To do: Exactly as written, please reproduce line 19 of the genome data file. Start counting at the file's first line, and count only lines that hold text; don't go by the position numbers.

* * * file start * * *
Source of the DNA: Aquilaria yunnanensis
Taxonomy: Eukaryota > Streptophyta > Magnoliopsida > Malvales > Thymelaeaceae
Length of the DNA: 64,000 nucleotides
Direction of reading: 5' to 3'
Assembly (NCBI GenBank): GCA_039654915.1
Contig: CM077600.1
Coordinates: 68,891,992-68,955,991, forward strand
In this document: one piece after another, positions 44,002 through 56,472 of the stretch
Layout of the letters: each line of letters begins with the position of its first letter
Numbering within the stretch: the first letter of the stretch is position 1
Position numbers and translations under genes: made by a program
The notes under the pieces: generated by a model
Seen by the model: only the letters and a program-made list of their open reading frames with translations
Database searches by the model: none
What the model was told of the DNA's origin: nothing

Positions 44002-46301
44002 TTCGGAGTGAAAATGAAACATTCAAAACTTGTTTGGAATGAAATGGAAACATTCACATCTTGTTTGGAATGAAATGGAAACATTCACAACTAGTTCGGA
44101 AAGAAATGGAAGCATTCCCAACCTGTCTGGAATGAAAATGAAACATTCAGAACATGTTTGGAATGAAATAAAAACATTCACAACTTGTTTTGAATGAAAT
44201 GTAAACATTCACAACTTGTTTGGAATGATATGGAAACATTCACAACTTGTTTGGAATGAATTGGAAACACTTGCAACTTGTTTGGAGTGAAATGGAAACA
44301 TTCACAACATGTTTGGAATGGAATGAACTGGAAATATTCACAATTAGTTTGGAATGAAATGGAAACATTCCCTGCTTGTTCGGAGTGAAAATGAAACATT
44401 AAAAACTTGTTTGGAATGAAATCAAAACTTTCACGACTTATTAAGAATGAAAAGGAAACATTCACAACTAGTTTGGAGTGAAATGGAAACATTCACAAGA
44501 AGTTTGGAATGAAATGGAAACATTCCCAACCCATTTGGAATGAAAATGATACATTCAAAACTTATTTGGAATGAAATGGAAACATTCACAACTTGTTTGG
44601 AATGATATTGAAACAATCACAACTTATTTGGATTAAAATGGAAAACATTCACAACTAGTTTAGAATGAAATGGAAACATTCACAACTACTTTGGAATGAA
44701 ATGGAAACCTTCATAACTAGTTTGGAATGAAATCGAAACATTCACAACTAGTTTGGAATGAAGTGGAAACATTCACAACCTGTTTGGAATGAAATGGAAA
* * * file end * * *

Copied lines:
44201 GTAAACATTCACAACTTGTTTGGAATGATATGGAAACATTCACAACTTGTTTGGAATGAATTGGAAACACTTGCAACTTGTTTGGAGTGAAATGGAAACA